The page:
The Cabin at the End of the World(9)

Andrew says, “Yes, I am.”

“You are not funny right now.”

“I can yell to her from here. But that might spook the bears. Make them more likely to attack.”

Eric laughs and says, “You are such a dick.” He stands, walks to the deck railing, and stretches, pretending that he’s looking out over the lake and that he is not going to walk inside the cabin or down the deck stairs and directly to the front yard.

“Maybe it’d be okay if some bears showed up. I like bears.” Andrew closes his book. His dark brown eyes and smile are aren’t-I-clever-and-cute big.

“She can come out back and search for grasshoppers.” Eric gestures below the deck but there isn’t much backyard at all, and what little they have is a mixture of sand, pine needles, mossy patches, and a small row of pine trees that yields to the shoreline. Eric twists his beard at the end of his chin, turns around, and says, “She probably needs a drink, or a snack, or more sunscreen.”

“She’s fine. Give her another five or ten minutes and then I’ll go see her, or get her. She’ll probably come looking for us before then, anyway. So sit, please. Stop worrying. Enjoy your sun. Or stand there and block it for me. Though you are getting a little pink. You burn even quicker than I do.”

Eric plucks his white T-shirt with the team usa soccer logo from the picnic tabletop and puts it on. “I’m trying not to hover. I’m trying to let her—” He pauses, leans against the deck railing, and folds his arms. “I’m trying to let her be.”

“I know you are. And you’re doing great.”

“I hate feeling this way. I really don’t like it.”

“You need to stop beating yourself up. You’re like the best dad in the world.”

“Like? So I’m almost the best dad in the world.”

Andrew laughs. “Hmm. Akin to, maybe.”

“Can you be more specific as to my ranking? Put a percentile on it?”

“You know I’m not good with numbers, but you’re near the pinnacle, the apex of best dads, the kind who earn the coffee mugs and T-shirts saying so.” Andrew closes his book and is clearly enjoying teasing Eric.

Eric is losing the playful joust and his patience. He blurts out, “And you’re one of those best dads, right?” even though he knows he isn’t being fair. “Now I know what to get you for Christmas.”

“Come on now, Eric. We’re clearly tied for like the best.”

“I think I prefer ‘akin to.’”

“That’s the spirit. But listen, even the best dads in the world worry and nag and fuck up, and you have to give yourself permission to fuck up and allow Wen to mess up on her own, too. Accept that none of us will ever be perfect.” It’s the start of a spiel that Andrew has given before, usually followed by references to their weeks-long discussions prior to adopting Wen, and how they talked about not giving in to the lizard-brained fear that rules too many parents and people in general, and Andrew would then switch into academic mode and quote studies that cite the importance of unsupervised play in a child’s intellectual and emotional development. Eric isn’t sure when Andrew became the whimsical, carefree sage who in his professional academic life is as persnickety and precise as an algorithm. But these are the roles they have fallen into since welcoming Wen into their lives. These are the roles they’ve embraced and find comforting in a way that acknowledges the wonderful, frightening, fulfilling, alienating, and all-consuming what did we do to ourselves? existential parental condition.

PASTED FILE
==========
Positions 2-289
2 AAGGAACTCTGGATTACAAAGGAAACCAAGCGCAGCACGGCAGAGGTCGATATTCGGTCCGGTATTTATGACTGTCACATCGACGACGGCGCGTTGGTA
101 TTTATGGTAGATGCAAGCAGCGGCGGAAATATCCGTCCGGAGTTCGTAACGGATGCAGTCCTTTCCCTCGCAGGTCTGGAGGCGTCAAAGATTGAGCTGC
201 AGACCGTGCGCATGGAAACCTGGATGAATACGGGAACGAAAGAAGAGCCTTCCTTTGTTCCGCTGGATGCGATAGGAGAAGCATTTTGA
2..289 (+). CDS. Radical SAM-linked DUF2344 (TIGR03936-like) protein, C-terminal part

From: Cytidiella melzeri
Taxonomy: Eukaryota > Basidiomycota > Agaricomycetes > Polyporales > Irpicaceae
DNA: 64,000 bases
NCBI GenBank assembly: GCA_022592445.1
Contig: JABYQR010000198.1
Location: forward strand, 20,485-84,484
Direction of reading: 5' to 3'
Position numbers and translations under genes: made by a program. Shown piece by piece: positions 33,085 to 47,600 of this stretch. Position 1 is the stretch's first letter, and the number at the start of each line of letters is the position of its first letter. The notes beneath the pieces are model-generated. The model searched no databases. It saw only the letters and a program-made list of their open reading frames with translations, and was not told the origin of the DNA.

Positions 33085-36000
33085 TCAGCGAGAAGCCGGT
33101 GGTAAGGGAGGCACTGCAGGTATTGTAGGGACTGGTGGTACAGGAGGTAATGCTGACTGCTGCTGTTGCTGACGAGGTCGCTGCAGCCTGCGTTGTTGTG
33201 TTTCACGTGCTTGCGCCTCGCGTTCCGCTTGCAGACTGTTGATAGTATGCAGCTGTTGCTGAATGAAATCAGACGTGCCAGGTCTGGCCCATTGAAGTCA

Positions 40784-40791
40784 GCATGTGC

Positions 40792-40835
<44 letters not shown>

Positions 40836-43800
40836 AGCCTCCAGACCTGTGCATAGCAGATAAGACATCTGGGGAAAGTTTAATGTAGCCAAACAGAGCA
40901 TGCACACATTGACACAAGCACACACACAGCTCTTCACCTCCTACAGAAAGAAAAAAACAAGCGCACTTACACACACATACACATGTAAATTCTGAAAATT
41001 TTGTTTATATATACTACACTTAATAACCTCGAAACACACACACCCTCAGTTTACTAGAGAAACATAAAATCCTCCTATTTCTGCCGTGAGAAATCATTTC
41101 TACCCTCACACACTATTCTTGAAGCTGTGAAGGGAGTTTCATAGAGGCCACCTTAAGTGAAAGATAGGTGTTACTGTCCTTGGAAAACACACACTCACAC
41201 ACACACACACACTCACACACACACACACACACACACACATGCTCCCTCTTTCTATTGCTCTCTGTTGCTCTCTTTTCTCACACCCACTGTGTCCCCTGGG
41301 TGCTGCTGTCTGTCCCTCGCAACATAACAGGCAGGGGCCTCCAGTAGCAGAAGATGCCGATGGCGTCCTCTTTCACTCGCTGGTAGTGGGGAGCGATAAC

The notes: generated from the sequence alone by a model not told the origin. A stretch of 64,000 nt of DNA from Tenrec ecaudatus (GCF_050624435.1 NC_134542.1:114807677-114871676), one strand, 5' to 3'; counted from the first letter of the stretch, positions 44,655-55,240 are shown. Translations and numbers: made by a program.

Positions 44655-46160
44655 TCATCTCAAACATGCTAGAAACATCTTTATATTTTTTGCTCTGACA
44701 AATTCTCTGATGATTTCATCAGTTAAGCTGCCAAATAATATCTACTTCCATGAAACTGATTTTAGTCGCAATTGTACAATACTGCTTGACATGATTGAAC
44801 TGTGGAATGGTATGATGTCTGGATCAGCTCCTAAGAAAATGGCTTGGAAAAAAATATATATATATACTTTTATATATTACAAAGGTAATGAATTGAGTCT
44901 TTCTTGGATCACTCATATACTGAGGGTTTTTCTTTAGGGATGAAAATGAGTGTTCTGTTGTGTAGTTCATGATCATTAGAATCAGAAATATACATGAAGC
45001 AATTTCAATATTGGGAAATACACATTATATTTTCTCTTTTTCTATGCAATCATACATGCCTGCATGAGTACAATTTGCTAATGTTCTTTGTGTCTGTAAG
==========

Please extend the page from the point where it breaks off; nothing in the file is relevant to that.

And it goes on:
“Yeah, I know, I know. And I’m still going out front to see how she’s doing—”


“—only because I’m getting burned. I’m thirsty, and I’m bored. My book totally sucks.” Eric walks to the sliding glass door that opens to the small kitchen.

Andrew sticks out both legs, blocking the door. “None shall pass.”

“What is this, the world’s hairiest toll bridge?”

“That’s not very nice.” Andrew doesn’t move his legs and pretends to read his book. He obnoxiously licks a finger and turns a page.

Eric pinches some of Andrew’s leg hair between his fingers and yanks quickly.

“Ow! You’re such a bully.” Andrew swipes at Eric with his book. Eric steps back and avoids getting hit initially, but Andrew lunges forward again and swats him in the back of his left leg.

“Don’t hit me with magical realists!”

Eric slaps Andrew’s hat brim down over his eyes and then snags the book out of midair while a laughing Andrew tries to hit him again. Andrew clamps down on Eric’s arm and pulls him stumbling onto the picnic bench. The two of them wrestle for the book. They trade light, playful jabs, and then a warm kiss.

Andrew leans away, smirking like he won something, and says, “Okay, you can let go of the book now.”

“Are you sure?” Eric tries to quickly yank it out of Andrew’s hand.

“Don’t—you’ll tear off the cover. Let go so I can hit you with it again.”

“I’m going to throw you and the book—”

The back slider opens with a rattling crash, loud enough that Eric instinctively looks for a shower of broken glass. Wen runs out onto the deck, talking at supersonic speed. She jumps back and forth through the doorway, inside to the cabin then out on the deck then back inside again. She looks around wildly like she’s afraid to be outside, and she’s still talking and now waving frantically at them: come here, come inside.

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